Over the last several decades, businesses have watched the power to make buying decisions shift from manufacturers to end users (and away from purchasing agents).
Technology has sparked this change and has provided marketers with an opportunity for direct and relevant contact with customers. The challenge is to find the ideal mix of communication channels to keep customers satisfied.
In building and enhancing IBM's database, we conducted a study to improve our understanding of our customers and to better understand what a strong relationship would mean with an individual customer within various customer segments.
The goal was to support both tactical, sales-oriented direct marketing efforts and longer-term relationship marketing. It was too easy to assume that because of the Internet boom and IBM's position as a hi-tech marketer, we simply would shift more resources to the Internet.
Although the premise seemed logical, we wanted to validate this assumption on how best to reach and retain customers — and how to financially allocate resources across the entire media mix to achieve this. Stated another way, we wanted to know which media investments would help build IBM's brand image and relationship to its customers.
To understand what the customer wanted to receive from IBM and through which communication channel, we carried out a quantitative study of our current customers. Customers were asked to comment on the types of information they would like to receive from IBM and through which communication channels they would like to receive it.
In the hi-tech arena, e-mail seemed to be the likely media type for the majority of customers. However, the study uncovered several surprises:
* Even though 80 percent of the group with computers had Internet access, 60 percent still preferred to be communicated with via direct mail.
* A strong 30 percent of customers preferred to receive information via e-mail. Not a single person wanted to receive information via a telephone call. This information helped us prepare for new directions and create an intelligent marketing mix based upon what the customers told us they wanted.
These findings resulted in three obvious, but very practical, benefits for IBM:
* To meet customer's current needs, we still need to maintain communication streams with the traditional direct mail media.
* Digital information is delivered faster and at a lower cost than traditional means. The time to develop any type of printed piece can take from several days to several weeks. With electronic development and delivery, the time is reduced to several hours, and costs are cut. Of course, reducing costs anywhere in the enterprise helps ultimately to keep product costs down.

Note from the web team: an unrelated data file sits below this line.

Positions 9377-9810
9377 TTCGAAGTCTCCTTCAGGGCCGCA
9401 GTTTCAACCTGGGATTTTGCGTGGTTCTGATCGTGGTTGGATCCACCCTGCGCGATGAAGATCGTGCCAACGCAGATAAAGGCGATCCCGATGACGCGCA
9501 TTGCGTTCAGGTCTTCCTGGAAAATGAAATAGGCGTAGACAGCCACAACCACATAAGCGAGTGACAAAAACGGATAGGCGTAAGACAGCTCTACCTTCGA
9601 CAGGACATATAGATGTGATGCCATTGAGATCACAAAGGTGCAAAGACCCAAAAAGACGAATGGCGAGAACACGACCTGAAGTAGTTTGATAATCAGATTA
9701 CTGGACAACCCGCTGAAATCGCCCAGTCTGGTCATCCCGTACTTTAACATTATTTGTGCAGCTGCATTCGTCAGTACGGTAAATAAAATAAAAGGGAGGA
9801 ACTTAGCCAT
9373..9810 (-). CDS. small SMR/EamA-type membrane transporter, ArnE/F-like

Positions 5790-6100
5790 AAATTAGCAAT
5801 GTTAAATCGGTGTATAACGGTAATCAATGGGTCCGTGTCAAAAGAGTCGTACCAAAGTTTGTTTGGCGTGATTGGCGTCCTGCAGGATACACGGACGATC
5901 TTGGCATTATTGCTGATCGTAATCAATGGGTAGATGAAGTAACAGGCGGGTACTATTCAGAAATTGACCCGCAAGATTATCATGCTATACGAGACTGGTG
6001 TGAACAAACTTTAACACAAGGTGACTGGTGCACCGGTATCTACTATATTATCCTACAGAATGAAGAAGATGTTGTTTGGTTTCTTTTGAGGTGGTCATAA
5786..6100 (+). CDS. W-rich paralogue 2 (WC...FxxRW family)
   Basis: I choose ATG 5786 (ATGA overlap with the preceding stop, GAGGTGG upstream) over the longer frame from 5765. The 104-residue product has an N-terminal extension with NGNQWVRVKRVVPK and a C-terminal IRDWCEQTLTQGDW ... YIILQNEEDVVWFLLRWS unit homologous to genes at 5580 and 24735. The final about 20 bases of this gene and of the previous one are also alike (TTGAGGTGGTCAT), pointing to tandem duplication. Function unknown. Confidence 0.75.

* Electronic communication creates the pathway for truly interactive dialogue with the customer. That always sounds nice, but it can be challenging to implement. We found that aligning the customer-specific data with strong database technology would create the basis for interactive dialogue — and perhaps even encourage it.
Many marketers are aware of the above advantages of interactive marketing. However, one advantage that many have not explored is the type of relationship that evolves from the creation of the dialogue. We have some early indications that “more dialogue” leads to “more loyalty.” Those who can capitalize on this will be able to deliver on the promise of one-to-one marketing.
It is no leap of faith to state that if a brand meets the needs of the customer, it will be seen as good value. This is the essence of defining what a brand is and how a brand can engender loyalty among its customer base. Since a large part of what defines a “brand” is the messages and communications, it is important to understand how customers view this variable.
Now, when the research is used to understand what customers want and how they want it, it can be applied to the database and can be used to build relationships with customers. Customer input, at this level, results in the customer now having an ownership stake in the brand. This cycle of involvement builds trust in the brand that leads, over the long term, to brand loyalty.
Ultimately, this is the real reason for striving to understand how to use customer-driven communications channels.
Jaime Goldfarb is program director in the IBM Personal Systems Group, Raleigh, NC. John Ozmun is a vice president at Targetbase Marketing, Dallas.